All the Zembo children attended the Emerson School, which is on the Zembo property. They didn't have snowshoes or a horse, just a sled. Elsie said, "We went 3 miles across the meadow. We packed down a trail, but the snow was up to my hips. I don't know how the folks let us go when it was 50 below. We were young." She remembers up to 32 children attending school there at one time. The school hosted many dances including a Hard Times dance in 1924 that involved at midnight lunch and didn't break up until 4am. George Ditton, Harold Faler and Edna Jensen Georgis remember dances there.


When Margaret was in 7th or 8th grade in the early 1940s the Emerson School closed and she went to Silver Creek School. Perhaps there were not enough students. It reopened later and then closed for good in 1958.


Margaret was the only Zembo child to complete high school. She and her mother moved to Rock Springs so she could finish. Elsie said, "Margaret graduated from high school in May and Momma died in July (1947). Margaret didn't have her long." Sometime in the 1960s or 70s, Margaret and her husband, Lawrence, fixed up the Emerson Schoolhouse. There was no door or windows and the horses had been using it. Margaret and her husband put in windows, a door, a new floor and interior walls. Elsie said, "They got it all in order. They wanted to buy it, but Paul wouldn't sell. He would've bought more land if he could have. In his mind anyone with land was important. So, he wouldn't sell it."


Edna Jensen Georgis said that Otto & Florence Jensen's son, John, (born 1944) attended Emerson School in the mid to late 1950s. John had strep throat but his mother didn't want him to miss school, so she had the black, leather, chaise lounge that had belonged to Otto's parents moved to the schoolhouse for John to lie on if he felt ill.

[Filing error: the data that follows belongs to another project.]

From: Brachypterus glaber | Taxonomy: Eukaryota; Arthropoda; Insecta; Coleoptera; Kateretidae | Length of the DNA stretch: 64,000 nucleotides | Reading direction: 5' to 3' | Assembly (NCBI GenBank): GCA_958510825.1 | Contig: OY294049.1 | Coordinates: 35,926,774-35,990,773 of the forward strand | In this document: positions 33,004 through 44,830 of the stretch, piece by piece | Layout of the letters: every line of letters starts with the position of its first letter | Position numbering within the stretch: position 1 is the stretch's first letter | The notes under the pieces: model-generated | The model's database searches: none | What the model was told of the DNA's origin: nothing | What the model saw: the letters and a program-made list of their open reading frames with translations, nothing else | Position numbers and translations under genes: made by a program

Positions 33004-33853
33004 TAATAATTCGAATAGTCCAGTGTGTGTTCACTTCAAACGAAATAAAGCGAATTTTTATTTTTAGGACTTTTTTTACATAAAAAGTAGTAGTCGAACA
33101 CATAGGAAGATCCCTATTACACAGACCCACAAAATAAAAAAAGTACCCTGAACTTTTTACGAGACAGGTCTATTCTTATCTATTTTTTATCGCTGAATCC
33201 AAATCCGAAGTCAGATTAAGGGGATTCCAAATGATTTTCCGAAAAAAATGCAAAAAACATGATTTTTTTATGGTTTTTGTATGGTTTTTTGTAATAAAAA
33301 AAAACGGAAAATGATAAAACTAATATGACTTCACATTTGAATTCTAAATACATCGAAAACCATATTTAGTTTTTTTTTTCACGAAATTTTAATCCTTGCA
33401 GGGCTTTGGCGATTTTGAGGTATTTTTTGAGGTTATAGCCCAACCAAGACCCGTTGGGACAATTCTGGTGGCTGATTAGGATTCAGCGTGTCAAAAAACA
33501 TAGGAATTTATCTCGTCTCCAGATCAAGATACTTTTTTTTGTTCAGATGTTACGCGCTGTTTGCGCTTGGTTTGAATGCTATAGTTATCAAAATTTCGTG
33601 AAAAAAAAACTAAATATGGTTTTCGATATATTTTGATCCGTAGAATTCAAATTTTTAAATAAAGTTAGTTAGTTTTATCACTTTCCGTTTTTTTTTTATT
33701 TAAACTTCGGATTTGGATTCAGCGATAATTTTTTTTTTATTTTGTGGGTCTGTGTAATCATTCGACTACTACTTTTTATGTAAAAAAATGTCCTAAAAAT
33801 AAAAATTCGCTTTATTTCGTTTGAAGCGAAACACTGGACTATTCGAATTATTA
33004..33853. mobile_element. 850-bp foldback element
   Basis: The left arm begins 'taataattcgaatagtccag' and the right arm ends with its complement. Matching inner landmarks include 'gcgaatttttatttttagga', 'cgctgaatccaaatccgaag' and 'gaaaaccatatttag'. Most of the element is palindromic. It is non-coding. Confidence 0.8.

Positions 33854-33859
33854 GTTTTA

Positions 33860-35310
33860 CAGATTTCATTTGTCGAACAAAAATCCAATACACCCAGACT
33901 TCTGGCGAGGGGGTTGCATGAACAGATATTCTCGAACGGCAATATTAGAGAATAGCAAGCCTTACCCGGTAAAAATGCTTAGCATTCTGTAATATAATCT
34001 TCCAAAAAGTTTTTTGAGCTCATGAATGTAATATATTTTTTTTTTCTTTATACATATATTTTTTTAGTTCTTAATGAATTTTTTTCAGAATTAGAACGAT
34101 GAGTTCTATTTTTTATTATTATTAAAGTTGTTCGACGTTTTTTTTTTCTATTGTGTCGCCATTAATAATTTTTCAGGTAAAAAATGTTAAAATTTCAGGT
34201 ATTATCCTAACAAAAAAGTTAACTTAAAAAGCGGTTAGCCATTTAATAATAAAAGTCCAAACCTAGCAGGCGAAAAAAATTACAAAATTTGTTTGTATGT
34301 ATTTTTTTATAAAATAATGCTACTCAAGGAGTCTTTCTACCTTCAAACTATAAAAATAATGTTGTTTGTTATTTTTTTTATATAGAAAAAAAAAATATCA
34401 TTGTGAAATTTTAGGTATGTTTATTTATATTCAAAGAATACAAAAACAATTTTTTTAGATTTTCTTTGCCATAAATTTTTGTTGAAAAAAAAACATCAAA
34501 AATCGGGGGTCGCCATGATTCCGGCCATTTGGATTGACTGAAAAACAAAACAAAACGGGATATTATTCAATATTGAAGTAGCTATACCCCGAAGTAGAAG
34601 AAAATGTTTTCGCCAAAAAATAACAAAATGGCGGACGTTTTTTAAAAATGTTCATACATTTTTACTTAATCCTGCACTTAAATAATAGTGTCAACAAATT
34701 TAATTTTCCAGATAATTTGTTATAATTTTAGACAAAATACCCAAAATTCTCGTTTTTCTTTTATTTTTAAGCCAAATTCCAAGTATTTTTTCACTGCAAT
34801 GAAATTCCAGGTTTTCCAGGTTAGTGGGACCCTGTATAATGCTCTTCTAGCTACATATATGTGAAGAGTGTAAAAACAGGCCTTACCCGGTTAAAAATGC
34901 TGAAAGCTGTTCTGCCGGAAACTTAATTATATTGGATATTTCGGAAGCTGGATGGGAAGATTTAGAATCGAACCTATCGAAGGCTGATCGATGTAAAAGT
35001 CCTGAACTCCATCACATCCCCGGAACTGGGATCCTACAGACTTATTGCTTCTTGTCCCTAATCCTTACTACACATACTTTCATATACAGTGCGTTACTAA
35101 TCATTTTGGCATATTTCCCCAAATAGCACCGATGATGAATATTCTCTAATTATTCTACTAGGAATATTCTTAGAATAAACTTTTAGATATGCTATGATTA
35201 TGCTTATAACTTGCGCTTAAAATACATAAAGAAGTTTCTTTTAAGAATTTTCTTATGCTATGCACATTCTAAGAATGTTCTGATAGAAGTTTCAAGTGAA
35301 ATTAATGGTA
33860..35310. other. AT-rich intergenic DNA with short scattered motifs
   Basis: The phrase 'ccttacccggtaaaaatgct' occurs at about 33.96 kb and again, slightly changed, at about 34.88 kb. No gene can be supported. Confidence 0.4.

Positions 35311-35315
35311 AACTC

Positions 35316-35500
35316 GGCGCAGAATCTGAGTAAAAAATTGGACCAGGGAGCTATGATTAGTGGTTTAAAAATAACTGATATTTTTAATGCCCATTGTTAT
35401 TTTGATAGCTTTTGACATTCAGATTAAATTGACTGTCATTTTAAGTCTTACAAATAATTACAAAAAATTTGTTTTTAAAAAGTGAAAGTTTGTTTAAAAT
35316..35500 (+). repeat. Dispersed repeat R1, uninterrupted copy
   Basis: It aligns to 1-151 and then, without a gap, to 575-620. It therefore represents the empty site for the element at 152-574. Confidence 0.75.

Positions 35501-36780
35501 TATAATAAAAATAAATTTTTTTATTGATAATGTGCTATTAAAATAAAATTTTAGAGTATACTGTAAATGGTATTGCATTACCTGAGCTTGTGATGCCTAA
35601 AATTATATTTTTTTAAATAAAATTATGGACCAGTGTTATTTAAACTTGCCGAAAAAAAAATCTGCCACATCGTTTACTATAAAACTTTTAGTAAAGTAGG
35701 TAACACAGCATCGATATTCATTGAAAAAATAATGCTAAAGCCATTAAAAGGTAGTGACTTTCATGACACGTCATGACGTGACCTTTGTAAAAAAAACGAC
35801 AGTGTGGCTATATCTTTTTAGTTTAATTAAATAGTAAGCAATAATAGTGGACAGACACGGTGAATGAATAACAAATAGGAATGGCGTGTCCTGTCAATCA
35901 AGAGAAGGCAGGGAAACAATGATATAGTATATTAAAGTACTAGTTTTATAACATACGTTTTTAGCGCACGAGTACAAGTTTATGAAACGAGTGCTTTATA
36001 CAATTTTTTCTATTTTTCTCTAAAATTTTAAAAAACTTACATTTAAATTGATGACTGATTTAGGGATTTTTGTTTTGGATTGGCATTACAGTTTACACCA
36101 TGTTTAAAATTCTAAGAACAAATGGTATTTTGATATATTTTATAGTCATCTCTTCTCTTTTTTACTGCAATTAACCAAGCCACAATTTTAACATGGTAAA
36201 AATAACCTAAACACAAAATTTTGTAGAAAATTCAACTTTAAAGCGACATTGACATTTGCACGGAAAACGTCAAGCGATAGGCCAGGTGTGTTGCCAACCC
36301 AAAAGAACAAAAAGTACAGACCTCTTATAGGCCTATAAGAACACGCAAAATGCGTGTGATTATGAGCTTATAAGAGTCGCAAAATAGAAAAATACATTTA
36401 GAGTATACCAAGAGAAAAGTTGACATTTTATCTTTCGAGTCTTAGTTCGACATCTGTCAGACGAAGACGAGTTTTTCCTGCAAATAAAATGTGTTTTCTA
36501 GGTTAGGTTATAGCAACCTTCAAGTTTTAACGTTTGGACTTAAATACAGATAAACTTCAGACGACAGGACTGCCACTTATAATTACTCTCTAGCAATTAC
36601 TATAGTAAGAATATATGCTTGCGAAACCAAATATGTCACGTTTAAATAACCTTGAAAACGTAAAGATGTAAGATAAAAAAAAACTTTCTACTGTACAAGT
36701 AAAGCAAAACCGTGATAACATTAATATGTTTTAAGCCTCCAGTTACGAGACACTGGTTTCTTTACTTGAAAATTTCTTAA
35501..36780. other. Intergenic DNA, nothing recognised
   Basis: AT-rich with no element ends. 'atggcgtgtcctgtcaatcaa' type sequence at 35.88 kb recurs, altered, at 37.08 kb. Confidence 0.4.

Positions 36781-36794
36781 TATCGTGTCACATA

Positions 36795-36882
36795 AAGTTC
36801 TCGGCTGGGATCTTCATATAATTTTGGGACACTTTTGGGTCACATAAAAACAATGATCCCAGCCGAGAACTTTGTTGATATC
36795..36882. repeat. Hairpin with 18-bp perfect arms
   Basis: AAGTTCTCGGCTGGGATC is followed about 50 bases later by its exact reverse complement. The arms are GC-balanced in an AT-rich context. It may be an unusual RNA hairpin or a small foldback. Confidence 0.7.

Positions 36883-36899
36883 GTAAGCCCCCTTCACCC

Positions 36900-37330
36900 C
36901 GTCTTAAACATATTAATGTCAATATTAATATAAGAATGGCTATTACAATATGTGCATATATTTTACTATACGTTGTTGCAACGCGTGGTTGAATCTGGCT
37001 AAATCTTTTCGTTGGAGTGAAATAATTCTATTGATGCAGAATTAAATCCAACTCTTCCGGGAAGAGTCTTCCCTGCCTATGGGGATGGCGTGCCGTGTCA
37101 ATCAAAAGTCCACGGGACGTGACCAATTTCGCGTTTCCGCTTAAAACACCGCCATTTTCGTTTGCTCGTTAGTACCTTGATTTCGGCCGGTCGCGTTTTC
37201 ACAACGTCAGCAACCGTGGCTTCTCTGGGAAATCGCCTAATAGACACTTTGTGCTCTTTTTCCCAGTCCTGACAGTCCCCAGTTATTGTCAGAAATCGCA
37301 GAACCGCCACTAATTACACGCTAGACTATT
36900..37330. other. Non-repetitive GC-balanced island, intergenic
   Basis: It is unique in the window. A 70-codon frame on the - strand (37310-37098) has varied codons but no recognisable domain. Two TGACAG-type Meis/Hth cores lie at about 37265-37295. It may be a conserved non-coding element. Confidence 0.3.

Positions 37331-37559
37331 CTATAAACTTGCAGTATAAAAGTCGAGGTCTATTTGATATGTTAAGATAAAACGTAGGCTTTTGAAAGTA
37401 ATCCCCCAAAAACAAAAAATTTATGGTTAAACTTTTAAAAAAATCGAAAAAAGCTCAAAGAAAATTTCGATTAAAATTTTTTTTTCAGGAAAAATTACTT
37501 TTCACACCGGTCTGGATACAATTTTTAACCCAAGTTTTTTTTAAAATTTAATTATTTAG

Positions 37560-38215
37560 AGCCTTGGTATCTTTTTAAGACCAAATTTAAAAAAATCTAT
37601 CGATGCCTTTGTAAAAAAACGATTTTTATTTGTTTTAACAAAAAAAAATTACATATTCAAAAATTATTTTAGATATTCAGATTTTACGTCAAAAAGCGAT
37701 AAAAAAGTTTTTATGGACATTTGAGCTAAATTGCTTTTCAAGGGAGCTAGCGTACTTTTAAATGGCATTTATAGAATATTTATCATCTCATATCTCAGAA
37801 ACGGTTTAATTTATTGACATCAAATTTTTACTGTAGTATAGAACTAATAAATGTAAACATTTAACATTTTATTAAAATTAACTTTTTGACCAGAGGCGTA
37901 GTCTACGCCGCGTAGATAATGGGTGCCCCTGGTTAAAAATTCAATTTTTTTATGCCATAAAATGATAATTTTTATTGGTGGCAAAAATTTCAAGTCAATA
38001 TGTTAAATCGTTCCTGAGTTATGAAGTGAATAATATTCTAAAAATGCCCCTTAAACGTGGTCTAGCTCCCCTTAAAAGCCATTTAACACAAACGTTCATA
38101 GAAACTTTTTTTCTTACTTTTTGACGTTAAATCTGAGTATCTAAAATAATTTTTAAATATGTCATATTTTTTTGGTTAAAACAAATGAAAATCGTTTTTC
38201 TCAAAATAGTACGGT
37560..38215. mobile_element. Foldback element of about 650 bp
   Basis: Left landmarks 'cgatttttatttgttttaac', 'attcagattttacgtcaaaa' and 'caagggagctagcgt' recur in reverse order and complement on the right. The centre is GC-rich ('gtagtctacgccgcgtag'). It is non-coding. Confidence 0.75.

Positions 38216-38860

During WWII all 3 sons were drafted. George was called up twice and Elsie added, "It about drove him crazy. Who was going to help dad on the ranch?" However, George was deaf and soon returned to the ranch. Paul saw action in the Pacific. John said, "I was in the battle zone, 331 Replacement. I was in England, France, Belgium, Germany. Had to go through the channel to get to Normandy Beach. Rode the Queen Mary. Took 9 days to get back to the US." Elsie added, "John got a bullet. We didn't hear from John or Paul for months. Dad said, 'They're dead.' Momma said, 'No, they're not'! She had their picture on the shelf and she just kept praying.'


Over the years all of the Zembos enjoyed visiting the ranch. Elsie remembers that when she'd visited she always scrubbed out the tea pots and pans. One time relatives from back east visited. Elsie said, "They went home with buckets of arrowheads. They found them in the fields all the way to the Speedway and along the creek clear to the Big Sandy post office. There was a battle out in the meadow between the house and Muddy Creek. We made a ditch so the horses wouldn't mire down coming across and up come guns, bullets and shells. They were all in pretty good condition, but somebody needed an operation. We didn't have the money, so Dad gave Dr. Lauzer all the guns to pay for it. We found a soldier's belt buckle. It's real. I still have it somewhere.


Although the ranch got electricity in the late 1960s, they never had indoor plumbing. Outdoor pumps for water and an outhouse were still being used when Paul & John moved to a nursing home in Rock Springs in 2007. When Paul, Jr and John used to come to town, they always shaved and got dressed up. Mary Lankford remembers them coming for groceries every Thursday and stopping at her and Dave's station for a sandwich for lunch. "They always wore brand new blue jeans, never washed, when they came to town. How stiff those jeans were!"